A total of 4,900 residential units were launched in Ho Chi Minh City during the second quarter of 2019, bringing the total number of primary market units available to 13,700. This represents a 52% decrease year-over-year and indicates that absorption volumes remain strong. Of the units launched, 42% were in the grade A segment with a peak asking price of over VND 200 million per square meter in Ho Chi Minh City’s central business district.
“The high watermark on asking price in Ho Chi Minh City is extreme, but we understand from the developer that these are selling well,” commented Alex Crane, Managing Director at Cushman & Wakefield Vietnam. “The price that investors are willing to pay continues to surprise us to some extent, but we must bear in mind that there is an increasingly limited supply downtown.”
Ho Chi Minh City is expected to launch approximately 80,000 units in 2019, and an additional 90,000 units are in the pipeline for 2020. Crane added, “Of the 2020 pipeline, almost half will be developed by Vinhomes and we are well aware that buyers know and trust their products, so we expect them to launch with a strong sales rate. The remaining half is spread over a number of developments, each below 5,000 units. Based on sales performance over the last few years, we expect this to be absorbed naturally, assuming confidence in the market continues.”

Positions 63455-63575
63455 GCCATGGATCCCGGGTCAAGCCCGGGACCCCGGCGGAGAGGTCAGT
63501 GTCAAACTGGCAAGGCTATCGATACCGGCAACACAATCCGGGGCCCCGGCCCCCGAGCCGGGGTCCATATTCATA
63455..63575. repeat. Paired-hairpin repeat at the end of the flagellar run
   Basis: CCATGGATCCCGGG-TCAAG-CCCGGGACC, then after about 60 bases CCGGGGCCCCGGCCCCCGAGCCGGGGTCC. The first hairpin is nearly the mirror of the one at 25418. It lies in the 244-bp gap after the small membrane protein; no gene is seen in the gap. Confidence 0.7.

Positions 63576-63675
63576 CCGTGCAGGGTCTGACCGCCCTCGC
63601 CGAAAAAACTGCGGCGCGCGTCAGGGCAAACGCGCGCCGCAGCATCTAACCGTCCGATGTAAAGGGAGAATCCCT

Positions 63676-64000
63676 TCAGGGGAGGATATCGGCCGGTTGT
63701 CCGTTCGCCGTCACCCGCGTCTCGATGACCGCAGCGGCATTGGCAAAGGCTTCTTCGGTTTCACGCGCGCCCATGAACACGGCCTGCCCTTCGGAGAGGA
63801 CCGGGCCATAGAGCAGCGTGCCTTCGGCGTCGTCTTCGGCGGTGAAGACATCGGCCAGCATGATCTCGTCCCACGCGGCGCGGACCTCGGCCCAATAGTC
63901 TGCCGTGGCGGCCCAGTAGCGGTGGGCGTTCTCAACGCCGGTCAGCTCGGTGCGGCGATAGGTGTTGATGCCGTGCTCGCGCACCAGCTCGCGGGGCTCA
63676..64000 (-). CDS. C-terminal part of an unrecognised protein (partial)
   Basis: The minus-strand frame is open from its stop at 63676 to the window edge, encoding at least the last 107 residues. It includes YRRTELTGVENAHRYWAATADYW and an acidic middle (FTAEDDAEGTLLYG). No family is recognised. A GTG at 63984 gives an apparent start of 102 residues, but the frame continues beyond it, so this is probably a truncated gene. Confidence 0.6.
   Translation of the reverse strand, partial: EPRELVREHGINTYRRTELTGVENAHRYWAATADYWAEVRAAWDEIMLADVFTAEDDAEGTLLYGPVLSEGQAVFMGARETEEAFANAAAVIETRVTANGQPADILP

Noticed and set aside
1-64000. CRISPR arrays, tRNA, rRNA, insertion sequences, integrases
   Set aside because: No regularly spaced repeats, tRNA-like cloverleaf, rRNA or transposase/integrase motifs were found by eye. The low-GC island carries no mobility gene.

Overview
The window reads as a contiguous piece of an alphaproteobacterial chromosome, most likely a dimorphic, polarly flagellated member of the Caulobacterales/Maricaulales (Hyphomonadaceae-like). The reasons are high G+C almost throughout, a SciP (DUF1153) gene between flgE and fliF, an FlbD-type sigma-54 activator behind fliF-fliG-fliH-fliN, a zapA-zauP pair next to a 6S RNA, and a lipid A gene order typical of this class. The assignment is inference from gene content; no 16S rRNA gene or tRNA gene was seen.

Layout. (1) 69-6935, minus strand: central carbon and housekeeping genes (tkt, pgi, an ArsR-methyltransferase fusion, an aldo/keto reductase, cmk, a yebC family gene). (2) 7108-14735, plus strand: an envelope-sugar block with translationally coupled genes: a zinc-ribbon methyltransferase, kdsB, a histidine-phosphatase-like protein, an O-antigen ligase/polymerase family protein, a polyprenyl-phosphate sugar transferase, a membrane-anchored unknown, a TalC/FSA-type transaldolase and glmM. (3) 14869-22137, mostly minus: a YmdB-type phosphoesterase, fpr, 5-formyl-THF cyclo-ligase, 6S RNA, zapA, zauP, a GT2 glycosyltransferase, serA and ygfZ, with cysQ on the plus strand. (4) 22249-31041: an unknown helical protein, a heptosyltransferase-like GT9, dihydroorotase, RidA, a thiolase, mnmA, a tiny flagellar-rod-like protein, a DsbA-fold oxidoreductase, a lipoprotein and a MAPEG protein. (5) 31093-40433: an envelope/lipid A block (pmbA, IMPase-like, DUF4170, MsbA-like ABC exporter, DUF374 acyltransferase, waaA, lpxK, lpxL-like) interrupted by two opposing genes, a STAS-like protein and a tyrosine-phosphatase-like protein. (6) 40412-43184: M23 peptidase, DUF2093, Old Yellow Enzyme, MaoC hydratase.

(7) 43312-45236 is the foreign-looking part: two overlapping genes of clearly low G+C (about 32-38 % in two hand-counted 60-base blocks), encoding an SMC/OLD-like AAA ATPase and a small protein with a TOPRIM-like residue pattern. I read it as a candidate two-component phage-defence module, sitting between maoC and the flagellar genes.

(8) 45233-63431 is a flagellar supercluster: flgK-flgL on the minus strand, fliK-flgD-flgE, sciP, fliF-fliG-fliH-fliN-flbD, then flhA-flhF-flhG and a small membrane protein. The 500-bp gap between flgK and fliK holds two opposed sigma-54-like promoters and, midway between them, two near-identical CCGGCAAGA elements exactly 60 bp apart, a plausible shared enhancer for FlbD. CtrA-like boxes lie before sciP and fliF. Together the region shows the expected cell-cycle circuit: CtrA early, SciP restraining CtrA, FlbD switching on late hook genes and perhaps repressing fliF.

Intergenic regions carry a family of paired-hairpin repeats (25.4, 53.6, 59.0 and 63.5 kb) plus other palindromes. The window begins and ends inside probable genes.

Impact of Circular 36 on New Projects
In 2014, the State Bank of Vietnam released Circular 26 to regulate the safety limits and ratios for transactions performed by credit institutions and foreign bank branches. What has been the impact of this regulation on the developers’ ability to finance new projects, specifically in relation to the risk factor applied to loans?
Crane explained, “In 2016, we commented favourably on the legislation and we are seeing developers proactively seeking cash via capital markets. Right now, we are typically seeing an interest rate for corporate bonds at 11-15% over three to five years on average. This is a tolerable level of cost of capital for the developers and, incidentally, where the bank rates were before Circular 36 came into effect.
“With the market performance as it is, we see no immediate concern regarding capital flows in residential developments. That said, we continue to encourage developers on rationalised planning in terms of sales volume and price, which is broadly accepted and suggests lessons have been learned from market setbacks in past years.
“Our view currently is that the Ho Chi Minh City apartment market is robust, supply is not under too much pressure, and the underwriting of the market is rational. One area we are keeping close watch is the rental market, which might eventually disappoint a few investors if rent guarantee periods come to an end and if supply forces rent prices to stagnate or decrease. Nonetheless, even if disappointed, those investors are unlikely to flood the market with apartments on resales; they will typically be held,” he added.